If you’ve noticed in past years that there seemed to be less Australian wine in your local shop and on restaurant lists than you had seen previously, you were definitely on to something. As American taste declined for the jammy fruit bomb style of wine that Australia, and especially Barossa Valley, had become known for, a thirst for wine heated up in China, and the Australian wine industry shifted its efforts. About 95 percent of the wine from Australia sold in China was red, and in the last 10 years the country has increased its vineyard acreage and output of Merlot, Shiraz, and Cabernet Sauvignon. Transferring its priority to China meant pulling product away from other markets, and when it came to wine, Australia had truly put all its eggs into the proverbial basket.
And then disaster struck. In April 2020, during the early stages of the global Covid-19 pandemic, Scott Morrison, who was Australia’s prime minister at the time, called for an investigation into the illness’s origin. Beijing considered this an insult, and in November 2020 the country struck back with a retaliatory tax on wine imports from Australia, causing what had become the country’s largest export market to dry up overnight. Currently, the duties are between 116.2 percent and 218.4 percent on bottled Australian wine imports in containers of 2 liters or less, which applies to all standard sized bottles and magnums.
According to Deirdre Cook, Wine Australia’s marketing manager in the United States, Australia exported 121 million liters of wine valued at AU $1.3 billion ($870 million USD) to mainland China in the year ending October 2020, before the tariffs were put in place. Most of that was higher value red wines. In the year ending December 2022, this had dropped by a startling 99 percent in value to AUD $12.4 million ($8.28 million USD) and 98 percent in volume to only three million liters.
While an immediate about face and switch to developing new markets and shoring up older ones was complicated by the ongoing pandemic and supply chain issues, there are now more Australian wineries exporting to the United States than had been in more than 10 years, especially at higher price points, which is contributing to a more diverse premium category for American consumers. Looking at wines valued at $50 USD per bottle or more at retail, there has been 57 percent volume growth in the last year alone. This gain is mostly across still red wines including Shiraz, Cabernet Sauvignon, and Grenache, with more than two-thirds of exporters in this price band either just starting or continuing to grow their exports in this category.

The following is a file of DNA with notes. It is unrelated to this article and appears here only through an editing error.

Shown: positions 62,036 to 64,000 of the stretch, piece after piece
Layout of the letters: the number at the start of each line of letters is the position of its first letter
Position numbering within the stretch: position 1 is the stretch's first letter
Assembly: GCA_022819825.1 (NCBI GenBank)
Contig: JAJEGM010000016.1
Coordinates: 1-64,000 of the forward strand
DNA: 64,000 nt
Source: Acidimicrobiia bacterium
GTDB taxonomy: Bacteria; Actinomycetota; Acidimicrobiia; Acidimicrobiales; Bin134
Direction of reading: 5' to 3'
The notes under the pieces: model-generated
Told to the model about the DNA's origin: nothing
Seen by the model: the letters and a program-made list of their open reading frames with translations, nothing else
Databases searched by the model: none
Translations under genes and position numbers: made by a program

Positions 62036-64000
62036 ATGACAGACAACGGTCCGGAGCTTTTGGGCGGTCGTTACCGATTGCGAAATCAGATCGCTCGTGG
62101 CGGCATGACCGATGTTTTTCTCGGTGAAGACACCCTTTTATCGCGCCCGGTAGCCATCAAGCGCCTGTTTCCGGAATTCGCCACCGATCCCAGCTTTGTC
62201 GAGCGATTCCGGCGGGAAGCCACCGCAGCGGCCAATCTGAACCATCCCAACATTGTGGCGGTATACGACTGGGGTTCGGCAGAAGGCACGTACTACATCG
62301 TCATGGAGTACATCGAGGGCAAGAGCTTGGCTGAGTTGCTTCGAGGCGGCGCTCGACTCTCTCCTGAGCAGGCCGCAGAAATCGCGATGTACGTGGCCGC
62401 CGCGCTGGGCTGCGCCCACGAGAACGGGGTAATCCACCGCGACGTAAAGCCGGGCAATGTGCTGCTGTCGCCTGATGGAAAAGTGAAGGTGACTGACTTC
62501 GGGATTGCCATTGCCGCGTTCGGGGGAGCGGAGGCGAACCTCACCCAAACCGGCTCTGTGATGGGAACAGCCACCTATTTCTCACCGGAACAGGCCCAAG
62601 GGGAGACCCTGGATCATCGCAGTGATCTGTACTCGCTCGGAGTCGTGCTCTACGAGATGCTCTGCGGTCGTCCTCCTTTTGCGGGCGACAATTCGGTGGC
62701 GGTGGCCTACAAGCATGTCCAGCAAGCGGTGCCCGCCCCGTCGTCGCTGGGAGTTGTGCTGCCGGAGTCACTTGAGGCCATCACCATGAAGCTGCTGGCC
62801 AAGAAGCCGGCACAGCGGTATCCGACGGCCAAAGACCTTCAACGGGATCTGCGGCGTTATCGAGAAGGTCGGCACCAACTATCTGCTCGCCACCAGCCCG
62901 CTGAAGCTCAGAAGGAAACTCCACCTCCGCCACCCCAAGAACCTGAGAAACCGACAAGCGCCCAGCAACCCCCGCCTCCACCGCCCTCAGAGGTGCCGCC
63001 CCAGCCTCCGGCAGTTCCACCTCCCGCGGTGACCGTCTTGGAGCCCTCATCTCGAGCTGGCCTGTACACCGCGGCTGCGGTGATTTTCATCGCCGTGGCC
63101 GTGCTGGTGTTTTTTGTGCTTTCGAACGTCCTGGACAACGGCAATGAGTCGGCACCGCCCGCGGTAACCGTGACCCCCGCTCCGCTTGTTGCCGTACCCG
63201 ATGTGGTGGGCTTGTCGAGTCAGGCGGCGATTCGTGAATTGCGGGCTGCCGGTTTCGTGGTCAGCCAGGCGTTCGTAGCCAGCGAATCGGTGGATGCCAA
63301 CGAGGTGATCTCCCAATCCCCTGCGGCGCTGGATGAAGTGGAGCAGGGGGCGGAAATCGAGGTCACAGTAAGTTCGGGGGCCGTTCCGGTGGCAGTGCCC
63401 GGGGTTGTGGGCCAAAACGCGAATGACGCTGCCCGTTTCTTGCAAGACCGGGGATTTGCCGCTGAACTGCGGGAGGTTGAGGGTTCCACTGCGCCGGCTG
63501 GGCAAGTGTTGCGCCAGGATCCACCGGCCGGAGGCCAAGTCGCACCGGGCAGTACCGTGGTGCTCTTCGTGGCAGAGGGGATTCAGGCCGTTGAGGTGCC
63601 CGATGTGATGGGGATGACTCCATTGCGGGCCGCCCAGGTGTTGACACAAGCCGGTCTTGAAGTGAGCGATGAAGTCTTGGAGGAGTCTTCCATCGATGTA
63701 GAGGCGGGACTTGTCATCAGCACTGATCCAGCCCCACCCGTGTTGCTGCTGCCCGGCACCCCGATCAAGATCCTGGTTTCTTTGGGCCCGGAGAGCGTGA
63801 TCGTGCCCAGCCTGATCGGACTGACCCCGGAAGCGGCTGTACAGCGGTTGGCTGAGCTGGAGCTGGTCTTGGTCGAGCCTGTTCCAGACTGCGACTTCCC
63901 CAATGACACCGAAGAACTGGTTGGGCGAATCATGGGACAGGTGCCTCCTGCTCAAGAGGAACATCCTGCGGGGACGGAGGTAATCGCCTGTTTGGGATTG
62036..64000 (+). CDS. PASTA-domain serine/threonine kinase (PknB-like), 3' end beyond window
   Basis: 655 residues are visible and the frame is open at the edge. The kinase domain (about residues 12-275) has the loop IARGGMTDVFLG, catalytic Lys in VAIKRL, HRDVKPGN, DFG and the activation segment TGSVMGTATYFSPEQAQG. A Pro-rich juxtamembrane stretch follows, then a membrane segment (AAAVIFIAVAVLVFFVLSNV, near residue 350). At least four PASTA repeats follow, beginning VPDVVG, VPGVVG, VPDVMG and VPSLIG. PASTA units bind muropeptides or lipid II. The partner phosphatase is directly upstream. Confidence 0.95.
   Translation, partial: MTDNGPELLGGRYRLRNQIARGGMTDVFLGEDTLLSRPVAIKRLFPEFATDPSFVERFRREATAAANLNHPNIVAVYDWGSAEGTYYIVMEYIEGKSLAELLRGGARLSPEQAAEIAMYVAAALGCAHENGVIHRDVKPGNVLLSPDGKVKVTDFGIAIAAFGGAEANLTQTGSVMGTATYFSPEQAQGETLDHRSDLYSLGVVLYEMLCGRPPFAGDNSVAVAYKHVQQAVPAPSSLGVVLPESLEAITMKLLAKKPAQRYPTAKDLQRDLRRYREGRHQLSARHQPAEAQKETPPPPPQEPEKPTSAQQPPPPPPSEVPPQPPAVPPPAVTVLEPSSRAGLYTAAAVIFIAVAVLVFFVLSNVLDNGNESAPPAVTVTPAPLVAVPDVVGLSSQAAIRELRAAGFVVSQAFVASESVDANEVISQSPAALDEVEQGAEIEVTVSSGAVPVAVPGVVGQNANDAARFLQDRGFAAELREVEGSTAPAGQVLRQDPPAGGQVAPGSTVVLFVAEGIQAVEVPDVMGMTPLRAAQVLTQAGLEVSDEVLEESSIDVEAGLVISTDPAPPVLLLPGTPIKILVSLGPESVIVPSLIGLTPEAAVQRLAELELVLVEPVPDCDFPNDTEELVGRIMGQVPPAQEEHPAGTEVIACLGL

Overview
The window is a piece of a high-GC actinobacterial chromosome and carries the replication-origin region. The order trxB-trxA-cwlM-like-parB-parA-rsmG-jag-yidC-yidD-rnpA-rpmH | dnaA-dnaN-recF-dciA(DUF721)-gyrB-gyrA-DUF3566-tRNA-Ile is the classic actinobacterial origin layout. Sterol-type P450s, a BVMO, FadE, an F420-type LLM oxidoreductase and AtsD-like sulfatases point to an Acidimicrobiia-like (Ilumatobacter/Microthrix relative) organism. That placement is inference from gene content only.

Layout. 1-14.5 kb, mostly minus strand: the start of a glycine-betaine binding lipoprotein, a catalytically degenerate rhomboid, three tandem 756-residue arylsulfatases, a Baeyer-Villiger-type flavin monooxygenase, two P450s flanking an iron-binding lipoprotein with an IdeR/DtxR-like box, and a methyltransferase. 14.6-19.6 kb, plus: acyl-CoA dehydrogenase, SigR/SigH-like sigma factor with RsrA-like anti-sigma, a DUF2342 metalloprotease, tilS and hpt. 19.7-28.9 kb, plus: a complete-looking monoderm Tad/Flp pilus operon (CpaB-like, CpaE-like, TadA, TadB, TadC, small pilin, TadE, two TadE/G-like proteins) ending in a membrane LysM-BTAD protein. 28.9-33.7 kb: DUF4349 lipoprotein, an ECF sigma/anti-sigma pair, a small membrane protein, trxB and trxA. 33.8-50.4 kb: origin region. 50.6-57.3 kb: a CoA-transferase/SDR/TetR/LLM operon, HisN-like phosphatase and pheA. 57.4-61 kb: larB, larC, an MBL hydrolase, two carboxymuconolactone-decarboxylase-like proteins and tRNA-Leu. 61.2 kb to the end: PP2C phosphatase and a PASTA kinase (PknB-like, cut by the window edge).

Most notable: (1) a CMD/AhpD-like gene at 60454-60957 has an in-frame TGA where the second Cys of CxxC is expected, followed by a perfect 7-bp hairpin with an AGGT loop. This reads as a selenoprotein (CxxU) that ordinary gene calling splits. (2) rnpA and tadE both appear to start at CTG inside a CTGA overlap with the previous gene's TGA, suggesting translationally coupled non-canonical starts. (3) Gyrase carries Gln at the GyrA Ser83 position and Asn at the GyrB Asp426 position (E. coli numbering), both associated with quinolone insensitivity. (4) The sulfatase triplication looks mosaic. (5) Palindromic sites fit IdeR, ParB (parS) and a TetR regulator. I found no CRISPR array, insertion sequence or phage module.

Torbreck, a Barossa winery whose offerings in the U.S. include their ancient vine Runrig red blend, which retails for $225, exports to more than 45 countries worldwide. When the Chinese market completely dropped out, the winery was able to “reallocate wine and resources from China to those markets without great effect on our bottom line,” according to Andrew Tierney, Torbreck’s export director, who added, “our U.S. business jumped 27 percent from 2020 to 2022.”
Hentley Farm, an Australian brand that produces Clos Otto Shiraz, available stateside for $200, in addition to more accessible bottles, is just getting established in the United States thanks to participation in Wine Australia’s Market Entry program, a business matching program for wineries looking to enter the U.S. market. The project tripled in size to meet demand in fiscal year 2022, and wineries are now enrolling for next year’s program, with co-funding of participation costs from South Australia, Victoria, and Western Australia.
Keith Hentschke, Hentley Farms’ managing director, told Robb Report that although China had been a very good market for the company, they are now “trading in China at less than 5 percent of pre tariff levels.” He added, “We have since put almost all of our international marketing effort into the U.S.A. We see the U.S.A. as having large potential. . . We have now established about 10 new distributor relationships.”
Lauren Mudge, head of sales and marketing at Barossa Valley’s Seppeltsfield, informed Robb Report, “We have been proactively working with partners in the U.S., Canada and U.K. to develop new, strategic opportunities to showcase our brand.” With a series of single vineyard Barossa Valley Shiraz and Grenache and its “Centennial Cellar,” said to be the world’s longest unbroken line of single vintage Tawny in the world, dating back to 1878, Seppeltsfield is focusing its efforts “solely on-premise [restaurant] and fine wine retail channels only, not big supermarket chains.” That’s a good thing, because a 100-milliliter bottle of fortified Seppetsfield 1923 100-Year-Old Para Vintage Tawny retails for $1,650.
In addition to a large concentration of high-end reds and a handful of sweet, fortified wines in the market, you can expect to see more premium sparkling wine from cool-climate Tasmania, such as House of Arras Brut Elite and House of Arras Grand Vintage, which retail in the States for $50 and $130. Enrique Morgan, general manager of the Americas for Accolade Wines, which sells House of Arras sparkling in the United States, echoed the sentiment of other respondents, stating, “We are seeing strong distribution growth and retail penetration . . . and have locked in distribution across the U.S.” While Chinese tariffs on Australian wine were initially a big blow to Aussie winemakers, they have made the best of a difficult situation by targeting other regions including the United States. The enormous increase in choices of Australian wine already in the U.S. market or on its way is nothing but good news for those of us who love good wine.